Monday, April 27, 2015

The Great Obamacare Circle Jerk: The Final Round

I'm one who really hates leaving loose ends. Call it a quirk of mine. I just like finishing whatever I start, particularly if there is the potential to learn something new. So on that note, let me take you back to a previous article of mine,"The Great Obamacare Circle Jerk", which I posted on April 12. As you recall, I had been stripped of my primary healthcare provider of nearly 33 years by my state's healthcare exchange and forced in to a new healthcare program which I didn't want. My wife and I were completely happy with what we had.

I filed a "Continuity of Care" request, which was submitted to the insurance company's medical review board. I pointed out that my primary doctor and I had a strong and unique relation which stretched back close to 33 years. I stressed that he became the kind of subspecialist I needed as a result of my rather unique set of medical circumstances, and that he was perhaps the only doctor in the area with this subspecialty. He treated me as an equal partner in my care; none of this "godlike" attitude which some doctors are notorious for having. He always listen to my suggestions and read any material I came across, which we'd discuss during my next office visit (I've always taken a proactive stance to my medical care). I also pointed out that if they didn't want to cover this doctor, that I would be willing to pay for the office visit out of pocket.

Although the insurance company assured me it would be only five to ten days before received a response, it was a full two weeks after their ten day limit came and went. Meanwhile, I called every day after the tenth day passed, always getting someone new, to ask if they had made a decision; explaining each time the same events over and over to whomever was unlucky enough to get my phone call. I repeatedly stressed the importance of keeping this doctor, and pointed out that I was in need of an immediate decision since I was getting low on my prescriptions.

It was always on my own initiative in calling them. Never did they ever call me. Anyway, some two weeks after their promised response deadline lapsed, I was finally advised of their decision. According to the hapless customer service representative, my request had been denied. I was told that their decision had actually been made almost a week prior but had just recently been entered into the system. How interesting I thought since each time I'd call I was told that either an email or phone message was being left with their medical review team in change of making the decision. You would think somebody would have the professionalism or common courtesy from this committee (if indeed there really is one) to either contact their own representative for a call back to me or better yet, to call me personally since I asked that my request be treated as urgent, but no.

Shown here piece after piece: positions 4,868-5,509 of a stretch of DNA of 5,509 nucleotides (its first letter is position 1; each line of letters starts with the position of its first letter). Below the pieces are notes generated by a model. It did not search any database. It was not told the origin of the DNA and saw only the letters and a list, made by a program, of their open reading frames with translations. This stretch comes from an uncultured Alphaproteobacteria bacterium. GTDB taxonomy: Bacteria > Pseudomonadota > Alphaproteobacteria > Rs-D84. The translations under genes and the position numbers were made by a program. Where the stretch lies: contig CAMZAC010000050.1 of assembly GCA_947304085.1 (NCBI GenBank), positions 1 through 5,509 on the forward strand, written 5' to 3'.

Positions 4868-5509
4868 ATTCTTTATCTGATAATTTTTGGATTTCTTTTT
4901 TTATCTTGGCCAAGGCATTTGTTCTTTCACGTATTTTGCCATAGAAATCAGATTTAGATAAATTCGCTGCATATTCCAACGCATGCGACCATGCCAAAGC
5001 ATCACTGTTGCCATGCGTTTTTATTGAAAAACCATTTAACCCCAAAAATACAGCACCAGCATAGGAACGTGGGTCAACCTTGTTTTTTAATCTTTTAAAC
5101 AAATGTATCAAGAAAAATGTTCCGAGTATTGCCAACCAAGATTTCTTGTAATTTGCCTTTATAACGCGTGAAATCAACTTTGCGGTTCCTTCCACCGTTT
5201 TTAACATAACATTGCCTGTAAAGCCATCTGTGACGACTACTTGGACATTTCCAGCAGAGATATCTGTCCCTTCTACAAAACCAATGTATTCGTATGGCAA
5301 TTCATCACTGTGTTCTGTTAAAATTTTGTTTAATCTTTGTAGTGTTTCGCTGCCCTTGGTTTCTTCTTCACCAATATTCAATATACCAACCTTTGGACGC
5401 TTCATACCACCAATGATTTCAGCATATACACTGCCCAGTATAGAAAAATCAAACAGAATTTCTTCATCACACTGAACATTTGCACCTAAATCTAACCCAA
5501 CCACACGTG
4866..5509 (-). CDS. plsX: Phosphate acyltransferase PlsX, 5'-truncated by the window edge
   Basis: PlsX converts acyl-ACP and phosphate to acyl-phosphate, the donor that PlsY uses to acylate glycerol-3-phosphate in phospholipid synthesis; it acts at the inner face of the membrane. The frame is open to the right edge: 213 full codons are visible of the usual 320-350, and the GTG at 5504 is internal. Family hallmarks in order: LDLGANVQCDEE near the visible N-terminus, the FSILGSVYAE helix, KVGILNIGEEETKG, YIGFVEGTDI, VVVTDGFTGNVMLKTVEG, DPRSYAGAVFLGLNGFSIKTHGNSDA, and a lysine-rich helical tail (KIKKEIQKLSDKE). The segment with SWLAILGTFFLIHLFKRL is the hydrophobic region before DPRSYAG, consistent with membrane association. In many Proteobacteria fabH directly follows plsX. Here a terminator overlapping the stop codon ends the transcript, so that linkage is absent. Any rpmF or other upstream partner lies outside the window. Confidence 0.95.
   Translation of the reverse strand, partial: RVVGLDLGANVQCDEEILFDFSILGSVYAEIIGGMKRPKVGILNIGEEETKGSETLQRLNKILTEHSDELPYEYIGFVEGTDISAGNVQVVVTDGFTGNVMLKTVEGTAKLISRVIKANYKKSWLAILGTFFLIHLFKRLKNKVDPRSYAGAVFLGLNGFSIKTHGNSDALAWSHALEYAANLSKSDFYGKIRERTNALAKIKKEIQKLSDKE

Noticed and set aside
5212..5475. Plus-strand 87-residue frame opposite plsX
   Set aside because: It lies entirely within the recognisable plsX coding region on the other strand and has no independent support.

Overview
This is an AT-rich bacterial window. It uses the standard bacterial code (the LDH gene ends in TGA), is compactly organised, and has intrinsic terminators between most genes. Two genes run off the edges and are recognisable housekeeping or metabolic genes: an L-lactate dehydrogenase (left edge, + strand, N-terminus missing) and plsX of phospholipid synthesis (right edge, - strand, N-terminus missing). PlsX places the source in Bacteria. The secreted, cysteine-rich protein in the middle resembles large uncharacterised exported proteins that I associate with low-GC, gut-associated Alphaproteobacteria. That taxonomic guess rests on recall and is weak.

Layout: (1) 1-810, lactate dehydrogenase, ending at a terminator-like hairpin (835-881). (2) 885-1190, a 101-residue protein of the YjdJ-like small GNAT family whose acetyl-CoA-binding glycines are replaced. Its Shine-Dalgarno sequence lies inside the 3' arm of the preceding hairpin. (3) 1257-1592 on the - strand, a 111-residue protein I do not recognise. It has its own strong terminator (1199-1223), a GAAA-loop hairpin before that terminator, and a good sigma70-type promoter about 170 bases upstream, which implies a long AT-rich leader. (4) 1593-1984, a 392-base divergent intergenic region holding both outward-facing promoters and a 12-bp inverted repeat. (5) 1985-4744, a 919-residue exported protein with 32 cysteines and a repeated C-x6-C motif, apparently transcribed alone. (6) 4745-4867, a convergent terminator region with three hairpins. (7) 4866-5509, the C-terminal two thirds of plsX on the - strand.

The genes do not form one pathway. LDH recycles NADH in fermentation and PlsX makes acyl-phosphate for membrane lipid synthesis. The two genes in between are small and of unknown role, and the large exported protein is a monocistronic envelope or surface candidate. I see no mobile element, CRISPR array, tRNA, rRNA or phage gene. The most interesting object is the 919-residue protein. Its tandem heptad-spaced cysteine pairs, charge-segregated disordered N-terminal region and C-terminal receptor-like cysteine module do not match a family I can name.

When I asked why, I'm given a story, which in hindsight, seems a bit farfetched. Accordingly, I was told that the medical review committee designated someone to contact the doctor's office to see if they would agree to accept their insurance. As you may recall from my previous article, my doctor had carried this particular insurance for years, but effective the first of January 2015, would no longer be accepted. I was also advised that I could not pay by credit card or even by cash! Can you imagine being turned down for cash? Well, I was, and now the insurance company is telling me that I'm not allowed to pay cash or credit card for anything medical as it would constitute a "fraud". Admittedly, my first thought was disbelief. I've never been turned down for good ole American greenbacks ever. Then I was hit with the thought, could this be what people mean by the so-called Obamacare "death panels"? You are forced to accept treatment from who they approve or do without. By the same token, they can turn you down for a particular treatment and there is nothing you could do about it or any place you can go since you are "in the system" and there's no recourse beyond the appeal. As for a new doctor, I was given a choice of three---none of which have the expertise that I require. I asked if it wouldn't be cheaper to allow me to see my existing doctor than for me to see a new doctor who was not only unfamiliar with me but unfamiliar with the type of treatment I required? The end result I pointed out could be misdiagnosis, wasted office visits and fees, not to mention useless prescriptions and possible ongoing trips to an immediate care center or even emergency room...all of which they would have to pay for.